The latest quarterly Investor Watch report from UBS indicates millionaire clients could stand to have a discussion with their advisors about charitable giving.
The report released Tuesday, “Doing Well at Doing Good,” found that almost all respondents said they have donated time or money to a charity in the last year (91%), and 55% have given both.
Furthermore, over a third of respondents have increased the amount of money they give.
However, just 20% say their giving is extremely or very effective, and only 40% reported feeling satisfied with their impact on their community.
Although over half of respondents to this edition of the UBS Investor Watch had at least $1 million in investable assets (millennial and Gen X respondents had a minimum of $100,000 and $250,000 investable assets, respectively), just 9% of respondents said they’ve discussed giving with their advisors because they feel those discussions are for the very wealthy.
Respondents who aren’t talking with their advisors are missing out, too. The report found that across all wealth levels, those who do work with an advisor on a charitable giving plan are more satisfied with their impact.
“We saw an inflection point at the $5 million level,” Sameer Aurora, head of client strategy for UBS, told ThinkAdvisor on Wednesday. “People who have north of $5 million in investable assets do tend to behave more like philanthropists.”
Aurora noted that it’s not just that those clients have more to give; “it’s actually more around the fact that they are more strategic and organized around their giving. They’re more thoughtful about it.”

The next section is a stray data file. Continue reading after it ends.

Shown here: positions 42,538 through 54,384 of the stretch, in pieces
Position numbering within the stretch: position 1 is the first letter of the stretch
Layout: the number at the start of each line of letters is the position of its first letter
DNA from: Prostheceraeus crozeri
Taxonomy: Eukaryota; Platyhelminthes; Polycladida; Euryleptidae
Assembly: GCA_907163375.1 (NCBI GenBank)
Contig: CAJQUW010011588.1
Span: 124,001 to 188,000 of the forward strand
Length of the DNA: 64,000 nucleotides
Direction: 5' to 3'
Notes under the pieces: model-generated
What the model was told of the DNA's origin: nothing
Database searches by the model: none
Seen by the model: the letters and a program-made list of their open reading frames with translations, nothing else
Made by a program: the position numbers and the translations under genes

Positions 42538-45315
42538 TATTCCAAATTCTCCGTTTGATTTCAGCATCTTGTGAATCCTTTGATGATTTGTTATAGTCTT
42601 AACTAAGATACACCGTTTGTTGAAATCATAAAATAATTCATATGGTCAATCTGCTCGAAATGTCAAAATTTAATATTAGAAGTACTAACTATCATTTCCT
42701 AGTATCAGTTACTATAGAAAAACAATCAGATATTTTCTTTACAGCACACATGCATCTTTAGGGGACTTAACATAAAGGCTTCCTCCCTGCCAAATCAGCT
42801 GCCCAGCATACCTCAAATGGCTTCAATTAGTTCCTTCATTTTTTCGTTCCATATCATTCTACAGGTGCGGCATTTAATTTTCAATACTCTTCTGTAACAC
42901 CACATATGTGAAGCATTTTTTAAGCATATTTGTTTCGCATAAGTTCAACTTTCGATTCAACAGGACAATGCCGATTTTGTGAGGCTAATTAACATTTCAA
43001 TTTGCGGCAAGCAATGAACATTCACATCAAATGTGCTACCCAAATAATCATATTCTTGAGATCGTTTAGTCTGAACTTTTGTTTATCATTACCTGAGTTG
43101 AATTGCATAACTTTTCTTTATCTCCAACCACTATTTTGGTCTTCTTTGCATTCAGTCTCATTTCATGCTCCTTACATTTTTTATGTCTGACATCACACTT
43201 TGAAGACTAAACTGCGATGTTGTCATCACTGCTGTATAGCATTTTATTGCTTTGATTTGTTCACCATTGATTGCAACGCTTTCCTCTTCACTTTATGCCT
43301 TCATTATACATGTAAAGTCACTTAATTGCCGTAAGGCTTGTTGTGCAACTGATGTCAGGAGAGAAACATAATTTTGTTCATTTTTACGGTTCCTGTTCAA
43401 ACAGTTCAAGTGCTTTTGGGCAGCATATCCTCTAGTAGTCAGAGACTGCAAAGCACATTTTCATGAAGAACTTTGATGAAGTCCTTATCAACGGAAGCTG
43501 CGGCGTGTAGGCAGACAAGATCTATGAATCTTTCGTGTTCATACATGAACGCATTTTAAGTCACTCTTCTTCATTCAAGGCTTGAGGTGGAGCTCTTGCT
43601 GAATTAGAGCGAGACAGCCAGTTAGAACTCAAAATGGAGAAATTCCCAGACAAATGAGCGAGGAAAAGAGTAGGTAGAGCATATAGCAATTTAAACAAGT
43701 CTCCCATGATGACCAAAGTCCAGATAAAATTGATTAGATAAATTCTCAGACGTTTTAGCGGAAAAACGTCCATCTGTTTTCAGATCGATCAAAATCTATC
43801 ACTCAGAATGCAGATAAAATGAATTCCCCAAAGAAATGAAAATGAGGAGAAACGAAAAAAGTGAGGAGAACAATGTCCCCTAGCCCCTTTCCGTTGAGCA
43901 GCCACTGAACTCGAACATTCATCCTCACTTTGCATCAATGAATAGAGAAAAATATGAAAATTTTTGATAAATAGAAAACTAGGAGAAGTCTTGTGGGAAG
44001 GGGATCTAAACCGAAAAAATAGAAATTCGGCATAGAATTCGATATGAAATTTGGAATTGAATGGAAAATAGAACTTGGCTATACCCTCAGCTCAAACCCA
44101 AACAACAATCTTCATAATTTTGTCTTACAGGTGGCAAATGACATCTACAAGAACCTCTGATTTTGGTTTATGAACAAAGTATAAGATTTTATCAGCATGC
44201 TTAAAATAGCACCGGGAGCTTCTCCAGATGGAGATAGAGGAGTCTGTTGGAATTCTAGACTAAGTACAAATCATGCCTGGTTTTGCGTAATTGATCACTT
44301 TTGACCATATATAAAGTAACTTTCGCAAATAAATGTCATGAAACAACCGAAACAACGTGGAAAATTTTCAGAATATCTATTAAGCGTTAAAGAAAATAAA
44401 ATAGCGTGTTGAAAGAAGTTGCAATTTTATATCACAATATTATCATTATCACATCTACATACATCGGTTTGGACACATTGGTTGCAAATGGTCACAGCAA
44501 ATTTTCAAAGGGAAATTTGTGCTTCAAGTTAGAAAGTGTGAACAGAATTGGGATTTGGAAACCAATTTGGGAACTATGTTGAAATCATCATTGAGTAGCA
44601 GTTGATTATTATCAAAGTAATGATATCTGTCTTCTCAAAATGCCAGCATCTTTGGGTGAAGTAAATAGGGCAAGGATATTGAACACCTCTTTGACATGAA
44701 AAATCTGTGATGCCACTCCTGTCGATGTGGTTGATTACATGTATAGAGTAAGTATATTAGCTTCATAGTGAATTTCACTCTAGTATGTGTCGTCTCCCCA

Respondents with $5 million or more in investable assets also more likely to work with an advisor, Aurora said, and are more likely to use tax planning strategies “and therefore are more likely to feel satisfied with the effectiveness and outcome of their giving efforts.”
Less wealthy millionaires were more likely to engage in “checkbook philanthropy,” Aurora said; writing a check for various causes when they’re approached by friends or family rather than following a strategic giving plan that maximizes their efforts.
Advisors who want to help increase their clients’ satisfaction should initiate conversations about charitable giving, Aurora said. He noted that the fourth quarter is a good time to reach out to clients on this topic.
“Most of the giving that takes place happens in the last two months of the year,” he said. “Being more proactive and looking beyond the end of the year, it’s a good time for clients and investors to sit down with their advisors and for advisors to initiate the conversation with their clients around, ‘What are your giving goals and plans for the following year? What are the causes that you want to support?’”
He added that it’s a good opportunity for advisors to begin multigenerational conversations, too, by asking how clients want to get their adult children involved.